The “on the way to the QB” part, seemed to be working a lot better than 2014, though. Randy Gregory had an extremely effective night, notching his second sack in two games and drawing multiple holding penalties. Gregory, in the proper mindset, wasn’t satisfied.
“In my opinion, I didn’t get to the quarterback enough. I ran past the quarterback too much; didn’t keep containment enough. It’s something I will work on in the second half.”
Rookie Ryan Russell also contributed a first-half sack, as did redshirt rookie Ben Gardner. That’s six sacks in two games for Dallas, who’s Achilles heel was the lack of pressure they exerted in 2014.
The defense played without Sean Lee, Tyrone Crawford, Nick Hayden, Rolando McClain and the top four cornerbacks Brandon Carr, Orlando Scandrick and first-round pick Byron Jones.
Darren McFadden earned the start for Dallas, stirring questions as to the pecking order for the Cowboys running backs. Those that are privy to camp talk and practices know the coaching staff seems to believe that Joseph Randle will be the starter week one, but McFadden got tonight’s start. Was it to evaluate McFadden behind the best assembly the team could muster at offensive line? Was it a “punishment” of sorts for Randle’s niggling injuries that kept him out of practice this week?
Regardless, there was little to evaluate behind the makeshift line. However, Randle seemed to show much more juice in his carries, but did have a holding call in pass protection; the one area with a lot of question marks surrounding it.
For the first time in seven months, quarterback Tony Romo returned to the field to lead his troops. The Cowboys won the toss and chose to receive, giving Romo the ball first. Unfortunately, there was little to evaluate him. The 49ers blew up the Darren McFadden run attempts on first and second down, in the free agents first snaps with the team. On 3rd and 10, Lance Dunbar slipped after catching a swing pass in max protect and the drive was over. The offensive line was unable to keep the vaunted 49ers run defense from penetrating on the run downs. Of course, the line still isn’t whole, with Tyron Smith, Ron Leary and Zack Martin all sitting out the game nursing various injuries. When the Cowboys would return to the field for their second possession, Brandon Weeden took over.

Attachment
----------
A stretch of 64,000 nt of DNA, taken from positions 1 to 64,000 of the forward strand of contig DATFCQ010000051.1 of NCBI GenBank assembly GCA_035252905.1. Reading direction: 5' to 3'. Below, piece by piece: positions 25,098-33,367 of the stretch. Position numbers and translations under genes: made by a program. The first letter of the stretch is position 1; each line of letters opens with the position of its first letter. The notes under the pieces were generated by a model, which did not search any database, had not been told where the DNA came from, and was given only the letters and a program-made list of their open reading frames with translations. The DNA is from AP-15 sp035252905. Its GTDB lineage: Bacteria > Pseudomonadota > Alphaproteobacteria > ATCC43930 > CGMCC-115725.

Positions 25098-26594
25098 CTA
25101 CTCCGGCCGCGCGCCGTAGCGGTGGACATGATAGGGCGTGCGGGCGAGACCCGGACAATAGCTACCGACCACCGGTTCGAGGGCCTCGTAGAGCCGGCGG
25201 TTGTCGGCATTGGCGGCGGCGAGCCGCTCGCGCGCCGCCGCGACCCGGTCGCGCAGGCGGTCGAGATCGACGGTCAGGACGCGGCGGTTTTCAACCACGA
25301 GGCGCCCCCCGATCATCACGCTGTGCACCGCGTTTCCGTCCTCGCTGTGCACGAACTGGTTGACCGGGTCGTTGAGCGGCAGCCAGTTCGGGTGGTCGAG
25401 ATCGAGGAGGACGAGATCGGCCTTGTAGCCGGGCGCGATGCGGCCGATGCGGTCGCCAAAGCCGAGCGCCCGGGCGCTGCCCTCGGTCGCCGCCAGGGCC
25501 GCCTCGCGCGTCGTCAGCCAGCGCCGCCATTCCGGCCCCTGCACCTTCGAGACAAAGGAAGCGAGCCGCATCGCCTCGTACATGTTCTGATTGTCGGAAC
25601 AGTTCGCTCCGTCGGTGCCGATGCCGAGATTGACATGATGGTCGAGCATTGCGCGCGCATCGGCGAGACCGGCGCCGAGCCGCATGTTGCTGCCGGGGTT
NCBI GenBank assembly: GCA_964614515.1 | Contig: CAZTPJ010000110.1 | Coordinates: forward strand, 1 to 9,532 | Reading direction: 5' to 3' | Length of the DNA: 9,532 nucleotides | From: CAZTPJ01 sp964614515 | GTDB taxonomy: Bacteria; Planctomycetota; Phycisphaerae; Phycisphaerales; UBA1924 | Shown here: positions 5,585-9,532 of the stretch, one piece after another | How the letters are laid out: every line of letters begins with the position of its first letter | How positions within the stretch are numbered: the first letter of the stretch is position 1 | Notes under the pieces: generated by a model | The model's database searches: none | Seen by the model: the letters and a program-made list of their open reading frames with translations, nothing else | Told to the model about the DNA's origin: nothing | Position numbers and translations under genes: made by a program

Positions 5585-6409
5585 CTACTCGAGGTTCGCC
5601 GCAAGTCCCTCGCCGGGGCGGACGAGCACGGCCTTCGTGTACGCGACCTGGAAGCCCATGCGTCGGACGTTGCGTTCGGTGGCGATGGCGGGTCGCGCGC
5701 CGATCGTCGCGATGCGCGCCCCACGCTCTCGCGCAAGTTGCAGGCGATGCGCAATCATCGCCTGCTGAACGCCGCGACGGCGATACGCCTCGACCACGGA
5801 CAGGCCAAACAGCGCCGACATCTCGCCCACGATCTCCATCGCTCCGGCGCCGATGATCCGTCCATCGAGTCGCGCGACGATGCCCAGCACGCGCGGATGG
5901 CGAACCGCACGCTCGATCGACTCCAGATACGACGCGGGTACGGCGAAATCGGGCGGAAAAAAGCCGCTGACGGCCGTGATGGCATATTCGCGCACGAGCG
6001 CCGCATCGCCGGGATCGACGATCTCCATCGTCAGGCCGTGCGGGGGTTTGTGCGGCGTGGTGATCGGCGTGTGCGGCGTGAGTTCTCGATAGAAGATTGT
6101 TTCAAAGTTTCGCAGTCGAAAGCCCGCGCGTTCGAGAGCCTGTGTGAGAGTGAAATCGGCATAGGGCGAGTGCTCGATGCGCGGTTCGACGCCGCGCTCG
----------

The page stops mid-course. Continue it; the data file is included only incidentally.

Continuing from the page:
After a big return, San Francisco gained a first down behind two runs from Carlos Hyde. Colin Kaepernick ran a read option for nine yards before sliding to bring up second and short. San Francisco was able to drive the field with apparent ease, as the read option worked multiple times and the zone runs weren’t corralled on the edge. However there were three positive plays.
On the only true dropback (SF ran three-step drops almost exclusively) DeMarcus Lawrence was able to crash through two defenders and get a hand on Kaepernick, forcing a roll-out and an incompletion. Later in the drive, Corey White broke up a back shoulder fade to Torrey Smith in the end zone on 3rd and goal, forcing a 49er field goal. White, who shined against San Diego last week, is proving to be a very capably commodity for Dallas in their defensive backfield.